“Mom always liked you best ...”
This line from the Smothers Brothers Comedy Show made people laugh. And there is a good reason why — most of us think that our parent(s) love one of our siblings more than they love us.
This sense of one sibling being favored over another often comes to the fore in its ugliest form when a parent is dying, there are adult children, and there have been no written legal documents prepared to communicate a parent’s wishes – verbal statements, while a step in the right direction, simply aren’t enough.
Because of these sibling issues, it is all the more important for parents to have a real plan that establishes a written roadmap for things like memorial instructions, cremation or burial, distribution of assets including residences, collections, artwork, vehicles and of course, money. In New Mexico, without a clear statement in a will or legal document witnessed by two people of a person’s desire to be cremated any adult child question and delay the family decision. This means that sister Ann or maybe even her husband influencing her, who may not have seen Mom for 10 years, or who is a religious Catholic, or who is just having difficulty grieving may delay the cremation or even force the family to pay for a burial – at four times the monetary and untold emotional cost on the family. Avoiding this problem is simple. Make your wishes known in a legal document signed by you and two witnesses and a notary.
Many therapists also encourage discussions with all of the adult children prior to death to tell them what your wishes are, unfortunately, people tend to hear what they want. The idea of a final disposition of a parent’s remains tends to be ignored. Being the parent, means taking care that your family will not have to make these difficult decisions. Talk it out and write it down. At the very time that family should be together, children should not be arguing about what might be “best” for mom or dad. (Best, of course in that child’s eyes, while the other child(ren) feel differently.)
It is particularly difficult for the sibling whose life has revolved around taking care
of mom and/or dad. What is to become of them once their identity as a caregiver is taken away? How will they live? Where will they live? These are important questions that should be addressed while parents are healthy, and other siblings need to be sensitive to these issues that may arise for their sister or brother. While making decisions for a loved one is never easy, it will be easier when everyone is on the same page or has at least heard from their parent what their wishes are. Decisions can then, hopefully, be made in a calm and rational way and not in a reactionary way, when all of the possible implications might be missed.
Though sibling conflict after the death of a parent can take countless forms, some of the common material conflicts are:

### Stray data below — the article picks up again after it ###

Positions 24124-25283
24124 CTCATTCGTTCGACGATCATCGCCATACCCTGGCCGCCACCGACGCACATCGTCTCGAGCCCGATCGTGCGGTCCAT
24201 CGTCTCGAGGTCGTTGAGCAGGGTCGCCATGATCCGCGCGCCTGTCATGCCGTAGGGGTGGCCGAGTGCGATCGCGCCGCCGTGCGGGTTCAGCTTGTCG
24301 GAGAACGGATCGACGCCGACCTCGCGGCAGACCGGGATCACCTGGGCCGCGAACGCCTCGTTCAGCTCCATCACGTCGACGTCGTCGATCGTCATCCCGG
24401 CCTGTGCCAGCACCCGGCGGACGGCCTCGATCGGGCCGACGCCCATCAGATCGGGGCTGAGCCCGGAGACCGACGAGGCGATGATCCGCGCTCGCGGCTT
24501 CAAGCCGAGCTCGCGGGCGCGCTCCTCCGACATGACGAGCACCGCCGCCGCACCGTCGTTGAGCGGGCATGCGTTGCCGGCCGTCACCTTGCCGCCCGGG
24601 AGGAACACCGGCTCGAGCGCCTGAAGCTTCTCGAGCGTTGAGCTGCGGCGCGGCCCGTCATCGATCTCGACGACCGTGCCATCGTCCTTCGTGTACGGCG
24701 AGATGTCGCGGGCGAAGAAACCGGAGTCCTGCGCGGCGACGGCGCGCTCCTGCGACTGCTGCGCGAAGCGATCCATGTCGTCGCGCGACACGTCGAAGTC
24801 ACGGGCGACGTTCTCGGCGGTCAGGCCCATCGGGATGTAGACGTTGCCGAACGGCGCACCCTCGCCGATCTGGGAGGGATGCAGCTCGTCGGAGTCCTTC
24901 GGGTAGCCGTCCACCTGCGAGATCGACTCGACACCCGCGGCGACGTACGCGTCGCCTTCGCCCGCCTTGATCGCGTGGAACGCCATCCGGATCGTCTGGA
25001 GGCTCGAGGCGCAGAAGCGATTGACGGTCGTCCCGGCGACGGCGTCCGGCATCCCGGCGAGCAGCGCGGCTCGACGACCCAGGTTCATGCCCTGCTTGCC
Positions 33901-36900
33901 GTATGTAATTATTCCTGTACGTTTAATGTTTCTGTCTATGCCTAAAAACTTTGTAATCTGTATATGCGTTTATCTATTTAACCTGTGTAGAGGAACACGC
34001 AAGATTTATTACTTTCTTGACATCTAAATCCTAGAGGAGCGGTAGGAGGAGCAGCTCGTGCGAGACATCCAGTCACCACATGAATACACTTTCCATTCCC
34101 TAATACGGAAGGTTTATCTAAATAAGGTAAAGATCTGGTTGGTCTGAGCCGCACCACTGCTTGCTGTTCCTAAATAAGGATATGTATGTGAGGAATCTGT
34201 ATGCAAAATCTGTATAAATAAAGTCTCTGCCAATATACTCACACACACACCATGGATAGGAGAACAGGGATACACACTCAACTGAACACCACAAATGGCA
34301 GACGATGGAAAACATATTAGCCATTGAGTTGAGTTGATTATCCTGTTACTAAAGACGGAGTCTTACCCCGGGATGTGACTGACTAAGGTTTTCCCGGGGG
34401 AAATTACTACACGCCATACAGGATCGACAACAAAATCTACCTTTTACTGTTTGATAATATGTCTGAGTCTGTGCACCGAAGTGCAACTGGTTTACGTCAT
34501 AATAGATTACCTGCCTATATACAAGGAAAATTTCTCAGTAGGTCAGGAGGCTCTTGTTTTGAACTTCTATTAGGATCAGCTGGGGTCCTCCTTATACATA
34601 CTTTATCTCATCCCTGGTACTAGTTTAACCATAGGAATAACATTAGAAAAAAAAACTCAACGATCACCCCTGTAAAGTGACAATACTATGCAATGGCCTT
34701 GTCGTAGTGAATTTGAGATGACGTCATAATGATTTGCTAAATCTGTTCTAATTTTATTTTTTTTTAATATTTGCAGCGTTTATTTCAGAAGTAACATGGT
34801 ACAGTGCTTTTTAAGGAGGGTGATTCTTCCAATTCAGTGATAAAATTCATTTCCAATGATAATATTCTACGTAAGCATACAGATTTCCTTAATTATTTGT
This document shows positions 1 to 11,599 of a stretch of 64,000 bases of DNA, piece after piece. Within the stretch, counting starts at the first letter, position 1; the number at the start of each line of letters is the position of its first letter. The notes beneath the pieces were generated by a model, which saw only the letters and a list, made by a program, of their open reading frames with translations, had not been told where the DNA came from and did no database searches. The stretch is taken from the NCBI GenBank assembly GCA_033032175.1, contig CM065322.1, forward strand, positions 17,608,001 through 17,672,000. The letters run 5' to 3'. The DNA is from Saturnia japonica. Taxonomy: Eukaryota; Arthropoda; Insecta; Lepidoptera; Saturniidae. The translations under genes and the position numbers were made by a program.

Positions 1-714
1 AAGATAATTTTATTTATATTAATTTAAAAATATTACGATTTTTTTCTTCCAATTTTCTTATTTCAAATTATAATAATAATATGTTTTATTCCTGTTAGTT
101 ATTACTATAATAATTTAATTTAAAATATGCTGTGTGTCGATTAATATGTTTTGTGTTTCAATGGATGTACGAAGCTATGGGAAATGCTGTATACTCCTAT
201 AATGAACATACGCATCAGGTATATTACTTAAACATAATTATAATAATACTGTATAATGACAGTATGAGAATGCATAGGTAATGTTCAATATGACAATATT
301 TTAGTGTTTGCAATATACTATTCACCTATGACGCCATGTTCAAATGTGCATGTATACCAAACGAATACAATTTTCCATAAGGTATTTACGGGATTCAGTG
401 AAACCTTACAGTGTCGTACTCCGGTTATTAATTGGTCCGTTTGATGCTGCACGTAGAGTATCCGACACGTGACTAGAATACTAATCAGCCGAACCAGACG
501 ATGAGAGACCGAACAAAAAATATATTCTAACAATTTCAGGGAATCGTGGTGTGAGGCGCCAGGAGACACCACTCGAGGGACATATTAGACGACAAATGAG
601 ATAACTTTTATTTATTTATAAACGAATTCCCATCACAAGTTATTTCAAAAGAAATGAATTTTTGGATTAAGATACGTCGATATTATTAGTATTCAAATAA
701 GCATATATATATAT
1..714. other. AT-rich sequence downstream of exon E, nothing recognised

When to begin sorting through belongings. Some people are ready right away, some people need some emotional time to grieve before sorting through items and may feel that disposing of or distributing items too soon may be disrespectful or hurtful.
Who gets what. Even with a will, there are often many household items or sentimental object that are not accounted for. Not to mention the many people who die without a will. In these cases, there can be much conflict around which relative will get which belongings.
What to keep and what to give away. Attachment to objects can vary greatly from person to person. While one person may want to save every Tupperware container and tube of chapstick that mom ever owned, other family may be quick to toss those items in the trash.
Whether to keep or sell a house. Houses can have tremendous sentimental value, making them something many family members don’t want to part with. Houses can also hold tremendous value, making them something many family members may want to sell right away.
Money money money. Whether it is scraping together money to pay for a funeral, or dividing up bank accounts and investments without a will for clear guidance, money can quickly become a sore spot.
Treatment at the end of life. Conflict can begin even before a death, when families disagree about goals of care, withdrawing support at the hospital, and caregiving responsibilities.
Burial or Cremation: Questions involving final disposition, where will the service be held, where will they be buried, etc. can bring surprising strife between family members.
Caring for minors: When a death results in children who must be cared for, conflict can arise around who will get custody of the children if this was not predetermined.
Grieving differently. We all grieve in different ways and on different timelines. When people are grieving differently this can be a major source of conflict within families. This is especially common if one family member thinks another is not as impacted by the death or they are ‘moving on’ too quickly.
Through establishing a very clear estate plan and having conversations before you become ill, or incapacitated or even before you die, you can manage any sibling rivalry that may occur. As a parent, you would hope that your children are emotional when you pass, that’s normal but why give them something to fight about?